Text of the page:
How not to substantiate a quote

hushmoneyCNN is featuring a story headlined "Haggard faces new sex allegations." While Haggard's former church disclosed a pattern of immoral behavior at the time it let Haggard go, the specifics are somewhat new. Doug already compared Newsweek's story on the matter (extremely sympathetic to Haggard, not so much to New Life Church) with The Associated Press' more journalistic report last week.

But check out the lede and supporting quote in the report:

A megachurch paid a 20-year-old man to keep silent about a sexual relationship he had with disgraced evangelical pastor Ted Haggard, a senior church pastor said.

. . . "This was compassionate assistance. It was to help him move forward, not a settlement to keep him quiet," said Boyd, senior pastor at New Life Church in Colorado Springs, Colorado.

I am not a big fan of churches including hush clauses in any agreement but if you're going to claim that the senior church pastor saying the settlement was for the purpose of hushing the individual, you can't quote him saying something completely different.

As always, Gorski at the AP handled the settlement agreement less salaciously and more like a, well, journalist. He doesn't lede with that angle -- possibly because he broke the larger story -- and simply lays out all the information:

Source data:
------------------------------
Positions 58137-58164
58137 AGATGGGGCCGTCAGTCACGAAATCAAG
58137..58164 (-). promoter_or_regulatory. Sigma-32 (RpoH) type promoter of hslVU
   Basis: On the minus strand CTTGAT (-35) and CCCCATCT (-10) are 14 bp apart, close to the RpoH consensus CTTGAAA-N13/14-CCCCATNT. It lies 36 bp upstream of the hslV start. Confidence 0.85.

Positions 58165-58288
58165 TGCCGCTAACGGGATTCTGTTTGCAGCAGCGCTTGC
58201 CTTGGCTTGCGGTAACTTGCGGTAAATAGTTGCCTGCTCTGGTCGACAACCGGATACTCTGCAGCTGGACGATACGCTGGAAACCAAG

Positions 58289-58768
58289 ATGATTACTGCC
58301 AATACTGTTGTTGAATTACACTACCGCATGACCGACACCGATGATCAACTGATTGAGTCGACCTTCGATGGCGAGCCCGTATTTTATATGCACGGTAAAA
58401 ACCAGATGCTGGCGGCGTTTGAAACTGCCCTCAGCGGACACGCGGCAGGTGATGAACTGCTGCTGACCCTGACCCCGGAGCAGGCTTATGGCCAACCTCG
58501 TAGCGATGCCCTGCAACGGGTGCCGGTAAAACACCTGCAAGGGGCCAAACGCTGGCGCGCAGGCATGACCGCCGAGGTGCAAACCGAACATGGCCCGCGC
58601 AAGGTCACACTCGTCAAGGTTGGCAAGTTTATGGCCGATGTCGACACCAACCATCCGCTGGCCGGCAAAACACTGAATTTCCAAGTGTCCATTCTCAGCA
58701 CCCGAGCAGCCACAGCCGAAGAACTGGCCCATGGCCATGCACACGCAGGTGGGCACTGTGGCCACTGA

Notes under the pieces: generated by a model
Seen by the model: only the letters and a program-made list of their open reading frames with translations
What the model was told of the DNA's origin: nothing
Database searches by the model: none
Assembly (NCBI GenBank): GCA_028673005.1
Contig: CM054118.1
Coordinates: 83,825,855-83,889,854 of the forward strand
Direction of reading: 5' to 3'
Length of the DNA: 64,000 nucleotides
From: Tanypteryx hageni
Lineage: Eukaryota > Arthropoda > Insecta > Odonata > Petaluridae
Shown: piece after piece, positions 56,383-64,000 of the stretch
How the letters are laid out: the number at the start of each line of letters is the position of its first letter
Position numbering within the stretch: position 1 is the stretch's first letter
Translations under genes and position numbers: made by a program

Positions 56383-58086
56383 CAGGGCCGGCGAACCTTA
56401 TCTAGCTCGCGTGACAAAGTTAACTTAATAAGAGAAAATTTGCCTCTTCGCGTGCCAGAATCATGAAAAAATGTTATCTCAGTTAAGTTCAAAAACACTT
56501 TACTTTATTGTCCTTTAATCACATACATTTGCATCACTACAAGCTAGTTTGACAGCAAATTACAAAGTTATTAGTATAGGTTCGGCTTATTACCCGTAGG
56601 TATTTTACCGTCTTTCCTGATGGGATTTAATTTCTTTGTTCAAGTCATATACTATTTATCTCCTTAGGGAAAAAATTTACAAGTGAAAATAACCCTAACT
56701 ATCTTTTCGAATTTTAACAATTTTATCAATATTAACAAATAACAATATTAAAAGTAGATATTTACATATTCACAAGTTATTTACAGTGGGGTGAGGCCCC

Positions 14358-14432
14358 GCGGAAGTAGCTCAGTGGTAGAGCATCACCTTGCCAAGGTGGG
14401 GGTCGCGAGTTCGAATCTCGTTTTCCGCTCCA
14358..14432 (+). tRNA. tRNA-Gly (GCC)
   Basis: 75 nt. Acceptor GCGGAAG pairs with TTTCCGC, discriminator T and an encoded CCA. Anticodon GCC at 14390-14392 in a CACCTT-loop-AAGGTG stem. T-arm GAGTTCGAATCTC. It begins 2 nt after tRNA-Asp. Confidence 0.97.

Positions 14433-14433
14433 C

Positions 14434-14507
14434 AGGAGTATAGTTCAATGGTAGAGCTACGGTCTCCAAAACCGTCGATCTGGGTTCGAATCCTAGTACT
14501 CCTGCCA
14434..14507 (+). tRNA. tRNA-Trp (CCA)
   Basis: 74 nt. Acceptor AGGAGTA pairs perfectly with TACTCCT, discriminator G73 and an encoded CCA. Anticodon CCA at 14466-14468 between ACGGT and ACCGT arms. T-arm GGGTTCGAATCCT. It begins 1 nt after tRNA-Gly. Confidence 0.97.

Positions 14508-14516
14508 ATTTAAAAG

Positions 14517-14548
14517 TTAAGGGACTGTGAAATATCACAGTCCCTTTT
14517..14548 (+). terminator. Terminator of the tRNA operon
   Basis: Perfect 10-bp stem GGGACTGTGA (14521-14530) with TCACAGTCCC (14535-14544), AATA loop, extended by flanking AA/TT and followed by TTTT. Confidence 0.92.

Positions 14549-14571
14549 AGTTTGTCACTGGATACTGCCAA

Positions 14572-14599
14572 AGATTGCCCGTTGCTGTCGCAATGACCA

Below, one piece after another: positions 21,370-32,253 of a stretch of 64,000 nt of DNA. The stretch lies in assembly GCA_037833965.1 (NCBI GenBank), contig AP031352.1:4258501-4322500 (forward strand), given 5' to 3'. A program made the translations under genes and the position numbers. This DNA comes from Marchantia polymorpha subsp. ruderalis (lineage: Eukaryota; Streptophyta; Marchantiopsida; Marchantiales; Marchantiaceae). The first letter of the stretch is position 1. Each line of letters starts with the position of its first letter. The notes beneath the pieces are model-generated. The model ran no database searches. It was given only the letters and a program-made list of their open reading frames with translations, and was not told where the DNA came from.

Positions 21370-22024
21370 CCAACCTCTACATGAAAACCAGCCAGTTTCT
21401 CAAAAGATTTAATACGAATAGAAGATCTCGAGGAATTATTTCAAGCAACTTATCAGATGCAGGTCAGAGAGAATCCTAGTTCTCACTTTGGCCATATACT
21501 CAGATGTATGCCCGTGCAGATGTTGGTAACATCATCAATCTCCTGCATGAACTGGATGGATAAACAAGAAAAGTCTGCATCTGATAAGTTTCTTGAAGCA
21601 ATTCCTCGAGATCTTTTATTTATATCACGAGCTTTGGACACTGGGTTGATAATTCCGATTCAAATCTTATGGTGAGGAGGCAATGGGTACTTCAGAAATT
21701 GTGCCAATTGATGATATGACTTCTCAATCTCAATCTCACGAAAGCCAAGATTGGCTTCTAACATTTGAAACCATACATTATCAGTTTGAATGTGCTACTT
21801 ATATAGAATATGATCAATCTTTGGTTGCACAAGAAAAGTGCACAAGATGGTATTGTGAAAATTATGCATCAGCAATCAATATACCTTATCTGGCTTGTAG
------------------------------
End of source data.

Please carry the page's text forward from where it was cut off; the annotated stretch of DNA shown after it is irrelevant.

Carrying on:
Boyd said the church reached a legal settlement to pay the man for counseling and college tuition, with one condition being that none of the parties involved discuss the matter publicly.

Boyd said a Colorado Springs TV station reached him Thursday to say the young man was planning to provide a detailed report of his relationship with Haggard to the station. Boyd said the church preferred to keep the matter private, but it was the man's decision to go public.

. . . Anticipating criticism of the settlement with the former church volunteer, Boyd said Friday that it was in the best interests of all involved. He would not name the volunteer or the settlement amount.

"It wasn't at all a settlement to make him be quiet or not tell his story," Boyd said. "Our desire was to help him. Here was a young man who wanted to get on with his life. We considered it more compassionate assistance - certainly not hush money. I know that's what everyone will want to say because that's the most salacious thing to say, but that's not at all what it was."

And it goes on and on, with information about how the settlement agreement was disclosed to parishioners.

Again,, the story is salacious enough as it is. There's really no need to break basic rules of journalism to spice it up, is there?

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